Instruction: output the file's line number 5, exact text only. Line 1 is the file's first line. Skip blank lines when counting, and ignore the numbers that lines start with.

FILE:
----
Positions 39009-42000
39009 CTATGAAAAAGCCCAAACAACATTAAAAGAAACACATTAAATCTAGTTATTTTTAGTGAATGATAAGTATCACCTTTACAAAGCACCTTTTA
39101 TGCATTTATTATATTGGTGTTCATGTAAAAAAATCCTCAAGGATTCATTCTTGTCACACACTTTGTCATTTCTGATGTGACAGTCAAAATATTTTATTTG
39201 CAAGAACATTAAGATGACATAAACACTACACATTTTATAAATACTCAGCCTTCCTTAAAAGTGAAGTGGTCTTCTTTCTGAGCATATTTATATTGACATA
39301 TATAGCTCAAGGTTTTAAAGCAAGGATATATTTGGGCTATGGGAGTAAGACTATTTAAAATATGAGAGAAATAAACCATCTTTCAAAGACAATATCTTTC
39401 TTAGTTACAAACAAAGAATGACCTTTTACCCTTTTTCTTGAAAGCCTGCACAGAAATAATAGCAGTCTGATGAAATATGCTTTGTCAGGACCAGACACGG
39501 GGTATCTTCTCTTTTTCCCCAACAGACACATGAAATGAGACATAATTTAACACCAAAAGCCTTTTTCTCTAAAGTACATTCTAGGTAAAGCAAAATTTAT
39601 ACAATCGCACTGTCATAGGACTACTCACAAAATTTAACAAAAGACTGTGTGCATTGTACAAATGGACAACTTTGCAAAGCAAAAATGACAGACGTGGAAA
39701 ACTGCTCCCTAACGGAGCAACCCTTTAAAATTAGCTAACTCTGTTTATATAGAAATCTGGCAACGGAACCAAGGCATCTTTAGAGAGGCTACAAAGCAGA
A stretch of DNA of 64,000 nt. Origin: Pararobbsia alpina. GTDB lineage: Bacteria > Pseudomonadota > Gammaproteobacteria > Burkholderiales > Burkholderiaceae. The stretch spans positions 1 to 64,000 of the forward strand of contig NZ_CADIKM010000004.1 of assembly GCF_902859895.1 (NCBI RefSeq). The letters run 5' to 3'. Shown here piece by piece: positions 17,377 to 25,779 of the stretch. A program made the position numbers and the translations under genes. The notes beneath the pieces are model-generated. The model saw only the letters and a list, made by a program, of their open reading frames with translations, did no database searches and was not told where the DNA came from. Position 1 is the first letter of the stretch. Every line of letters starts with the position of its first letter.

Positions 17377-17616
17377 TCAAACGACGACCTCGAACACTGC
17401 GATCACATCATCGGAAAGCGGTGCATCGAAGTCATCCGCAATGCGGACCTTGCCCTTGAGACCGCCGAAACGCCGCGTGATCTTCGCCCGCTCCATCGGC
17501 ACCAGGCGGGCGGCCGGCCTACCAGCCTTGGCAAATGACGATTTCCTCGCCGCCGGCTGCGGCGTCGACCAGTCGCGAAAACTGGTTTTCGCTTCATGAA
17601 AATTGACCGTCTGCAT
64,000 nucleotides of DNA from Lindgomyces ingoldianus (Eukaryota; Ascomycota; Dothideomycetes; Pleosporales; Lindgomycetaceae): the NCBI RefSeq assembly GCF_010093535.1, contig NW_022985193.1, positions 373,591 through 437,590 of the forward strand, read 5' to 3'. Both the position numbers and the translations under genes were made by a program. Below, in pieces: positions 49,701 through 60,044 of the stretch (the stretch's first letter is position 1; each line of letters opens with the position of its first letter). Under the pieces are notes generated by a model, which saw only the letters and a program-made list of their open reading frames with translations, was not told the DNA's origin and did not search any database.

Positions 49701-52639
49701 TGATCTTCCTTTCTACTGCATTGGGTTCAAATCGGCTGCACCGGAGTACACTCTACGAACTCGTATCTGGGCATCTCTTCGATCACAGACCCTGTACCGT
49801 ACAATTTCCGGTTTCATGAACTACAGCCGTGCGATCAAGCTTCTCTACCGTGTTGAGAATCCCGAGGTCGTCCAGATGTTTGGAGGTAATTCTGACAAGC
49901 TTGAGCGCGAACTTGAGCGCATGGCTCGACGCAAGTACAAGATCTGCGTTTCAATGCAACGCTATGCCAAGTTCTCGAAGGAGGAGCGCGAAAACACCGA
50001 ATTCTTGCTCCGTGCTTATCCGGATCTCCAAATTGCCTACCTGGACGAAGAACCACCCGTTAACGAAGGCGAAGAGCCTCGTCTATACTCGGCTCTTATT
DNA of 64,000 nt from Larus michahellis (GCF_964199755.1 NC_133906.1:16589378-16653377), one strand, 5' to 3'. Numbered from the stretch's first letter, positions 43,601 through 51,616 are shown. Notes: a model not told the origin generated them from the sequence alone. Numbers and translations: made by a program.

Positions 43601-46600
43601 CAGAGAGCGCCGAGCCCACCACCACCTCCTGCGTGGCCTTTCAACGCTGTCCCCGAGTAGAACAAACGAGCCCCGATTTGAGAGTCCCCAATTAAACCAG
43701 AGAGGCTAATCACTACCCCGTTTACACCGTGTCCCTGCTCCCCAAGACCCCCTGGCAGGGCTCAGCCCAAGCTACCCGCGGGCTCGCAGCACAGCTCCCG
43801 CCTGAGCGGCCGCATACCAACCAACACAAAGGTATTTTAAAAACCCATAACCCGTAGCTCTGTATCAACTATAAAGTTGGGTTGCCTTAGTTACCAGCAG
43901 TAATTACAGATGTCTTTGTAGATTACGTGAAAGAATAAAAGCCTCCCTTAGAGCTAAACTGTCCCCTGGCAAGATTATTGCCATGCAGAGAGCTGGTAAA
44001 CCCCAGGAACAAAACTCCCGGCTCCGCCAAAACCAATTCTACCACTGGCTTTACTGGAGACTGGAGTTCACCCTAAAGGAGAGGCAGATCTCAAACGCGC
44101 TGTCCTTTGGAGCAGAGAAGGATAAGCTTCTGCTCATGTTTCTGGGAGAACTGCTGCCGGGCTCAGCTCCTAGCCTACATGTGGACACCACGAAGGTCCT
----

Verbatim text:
39301 TATAGCTCAAGGTTTTAAAGCAAGGATATATTTGGGCTATGGGAGTAAGACTATTTAAAATATGAGAGAAATAAACCATCTTTCAAAGACAATATCTTTC